We moved into our home in Queen Creek just over three years ago and since then my husband and I have been slowly collecting things we no longer need, and making a nice big pile in our storage room. This nice big pile motivated us to have a garage sale this past weekend.
After over nine years in marketing, I continue to be impressed with the simplicity and ease of running a successful garage sale. While there may certainly be factors that influence the level of success of your sale, the 'marketing' of a garage sale contains a few secrets to success that some businesses haven't fully embraced.
Nearly every time, in order to see your well-worn, lovingly used items flying off the shelves of your garage sale, you need to simply walk around your neighborhood and point a handful of neon signs with arrows in your direction.
Oh, if only all marketing was that simple!
So why does this work so well?
As I sat in my garage, I pondered the phenomenon that is garage sale marketing, and I came to the conclusion that there are three primary factors influencing the consumer's decision to stop by and check it out and ultimately buy.
As I surveyed the customers of our sale, I found that almost every single person that stopped by either lived in the immediately surrounding area, or was visiting for one reason or another. There will always be a small handful of shoppers who have specifically planned their day to garage sale shop, but these certainly aren't the majority.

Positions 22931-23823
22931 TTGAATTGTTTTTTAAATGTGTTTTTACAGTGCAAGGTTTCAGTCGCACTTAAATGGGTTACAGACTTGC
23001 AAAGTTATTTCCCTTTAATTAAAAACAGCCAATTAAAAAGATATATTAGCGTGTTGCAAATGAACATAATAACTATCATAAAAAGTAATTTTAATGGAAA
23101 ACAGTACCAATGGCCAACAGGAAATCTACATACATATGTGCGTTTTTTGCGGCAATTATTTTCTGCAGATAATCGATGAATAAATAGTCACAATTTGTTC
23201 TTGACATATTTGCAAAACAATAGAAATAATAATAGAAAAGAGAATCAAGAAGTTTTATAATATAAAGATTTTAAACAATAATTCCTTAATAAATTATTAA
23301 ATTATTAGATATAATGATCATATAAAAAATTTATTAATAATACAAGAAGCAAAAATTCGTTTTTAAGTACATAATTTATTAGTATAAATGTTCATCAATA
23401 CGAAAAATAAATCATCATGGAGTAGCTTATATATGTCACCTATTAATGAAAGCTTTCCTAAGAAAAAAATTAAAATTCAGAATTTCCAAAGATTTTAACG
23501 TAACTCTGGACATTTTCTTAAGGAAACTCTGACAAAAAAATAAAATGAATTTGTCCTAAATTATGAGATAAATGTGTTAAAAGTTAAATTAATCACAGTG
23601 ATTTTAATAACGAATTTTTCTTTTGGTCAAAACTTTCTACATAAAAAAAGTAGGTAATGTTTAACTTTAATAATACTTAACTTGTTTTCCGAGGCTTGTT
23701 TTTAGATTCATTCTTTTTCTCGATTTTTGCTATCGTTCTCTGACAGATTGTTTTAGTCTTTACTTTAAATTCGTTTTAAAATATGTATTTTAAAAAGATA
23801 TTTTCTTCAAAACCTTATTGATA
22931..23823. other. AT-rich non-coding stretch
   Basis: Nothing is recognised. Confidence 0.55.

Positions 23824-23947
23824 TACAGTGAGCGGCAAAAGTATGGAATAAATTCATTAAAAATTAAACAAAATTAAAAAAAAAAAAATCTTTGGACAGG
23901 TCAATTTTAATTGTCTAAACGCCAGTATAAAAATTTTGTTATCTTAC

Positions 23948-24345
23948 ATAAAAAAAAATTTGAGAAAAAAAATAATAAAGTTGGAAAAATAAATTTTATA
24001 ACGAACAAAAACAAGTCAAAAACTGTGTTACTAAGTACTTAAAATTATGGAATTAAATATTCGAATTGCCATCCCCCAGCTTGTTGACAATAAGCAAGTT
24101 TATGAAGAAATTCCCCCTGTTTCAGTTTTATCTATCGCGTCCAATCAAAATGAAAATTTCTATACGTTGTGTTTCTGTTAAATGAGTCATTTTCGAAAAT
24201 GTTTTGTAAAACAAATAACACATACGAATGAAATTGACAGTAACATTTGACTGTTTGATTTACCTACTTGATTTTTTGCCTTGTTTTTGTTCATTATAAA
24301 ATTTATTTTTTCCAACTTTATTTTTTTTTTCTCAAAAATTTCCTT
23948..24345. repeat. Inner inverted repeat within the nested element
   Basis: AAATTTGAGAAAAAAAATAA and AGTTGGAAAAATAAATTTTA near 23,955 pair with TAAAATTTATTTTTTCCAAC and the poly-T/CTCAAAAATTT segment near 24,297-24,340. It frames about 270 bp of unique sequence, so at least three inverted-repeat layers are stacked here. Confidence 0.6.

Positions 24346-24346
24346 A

The lesson to be learned for business owners? Make sure purchasing your product or service is super convenient for customers. If they have to jump through hoops to buy from you, most likely it isn't going to happen - or it's going to happen a whole heck of a lot less than you'd like.
The price is just right. I mean, your customer is literally naming their price. You may be pricing your items at a garage sale slightly higher than what you'd be willing to sell them for, and your shoppers know this, and are ready to haggle. In the end, if done right, you're still getting rid of these old items you no longer like at a pricepoint you're happy with - and your customer is getting a 'new to them' item at a pricepoint they're happy with.
The lesson? Give everything away at a pricepoint of 50 cents. Just kidding. Rather, spend some time researching the right pricepoint for your audience. You may not always get it right the first time, so test things out and see what sticks. Asking your audience directly what they would pay for your product or service, could get you started on the right foot.
I believe that one of the biggest factors that draws people to a garage sale is the risk. The risk that the perfect item for them could be sitting in your driveway at a pricepoint well below what they'd find at a retail store - and they're driving right past it. The desire to know for themselves what's available, and if that perfect item is there, will inevitably be the driving force that brings most of these browsers to your sale. Once there, the prices and selection will determine the purchase.
The lesson? Incorporate a message of risk in your business' marketing messages. Remind consumers what they're risking by continuing with their current method, tool, model or service (obviously providing your solution as a better alternative). Create limited time and quantity sales so that buyers don't want to risk the chance of missing out.
While growing a business is much more complex than running a garage sale, there is a lot to be learned from these old school methods of communicating with consumers the message of "I have what you want, come by and see us".